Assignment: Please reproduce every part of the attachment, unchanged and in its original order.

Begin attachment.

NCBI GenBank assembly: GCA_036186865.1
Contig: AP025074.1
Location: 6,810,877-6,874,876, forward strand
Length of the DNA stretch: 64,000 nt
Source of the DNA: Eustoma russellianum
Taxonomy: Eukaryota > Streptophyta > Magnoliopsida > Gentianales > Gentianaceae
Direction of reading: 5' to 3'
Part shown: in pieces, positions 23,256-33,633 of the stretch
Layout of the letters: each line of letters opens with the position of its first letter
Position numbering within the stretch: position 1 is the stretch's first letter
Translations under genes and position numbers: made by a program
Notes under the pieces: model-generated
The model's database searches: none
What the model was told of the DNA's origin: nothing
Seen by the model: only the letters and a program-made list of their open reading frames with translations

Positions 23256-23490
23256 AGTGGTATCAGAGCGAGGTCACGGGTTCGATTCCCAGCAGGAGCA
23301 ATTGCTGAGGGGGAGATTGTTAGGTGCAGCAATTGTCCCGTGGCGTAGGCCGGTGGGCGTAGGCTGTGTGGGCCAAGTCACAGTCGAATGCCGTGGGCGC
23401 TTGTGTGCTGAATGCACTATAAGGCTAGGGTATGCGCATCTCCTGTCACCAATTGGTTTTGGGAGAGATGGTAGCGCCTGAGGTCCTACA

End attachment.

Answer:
NCBI GenBank assembly: GCA_036186865.1
Contig: AP025074.1
Location: 6,810,877-6,874,876, forward strand
Length of the DNA stretch: 64,000 nt
Source of the DNA: Eustoma russellianum
Taxonomy: Eukaryota > Streptophyta > Magnoliopsida > Gentianales > Gentianaceae
Direction of reading: 5' to 3'
Part shown: in pieces, positions 23,256-33,633 of the stretch
Layout of the letters: each line of letters opens with the position of its first letter
Position numbering within the stretch: position 1 is the stretch's first letter
Translations under genes and position numbers: made by a program
Notes under the pieces: model-generated
The model's database searches: none
What the model was told of the DNA's origin: nothing
Seen by the model: only the letters and a program-made list of their open reading frames with translations

Positions 23256-23490
23256 AGTGGTATCAGAGCGAGGTCACGGGTTCGATTCCCAGCAGGAGCA
23301 ATTGCTGAGGGGGAGATTGTTAGGTGCAGCAATTGTCCCGTGGCGTAGGCCGGTGGGCGTAGGCTGTGTGGGCCAAGTCACAGTCGAATGCCGTGGGCGC
23401 TTGTGTGCTGAATGCACTATAAGGCTAGGGTATGCGCATCTCCTGTCACCAATTGGTTTTGGGAGAGATGGTAGCGCCTGAGGTCCTACA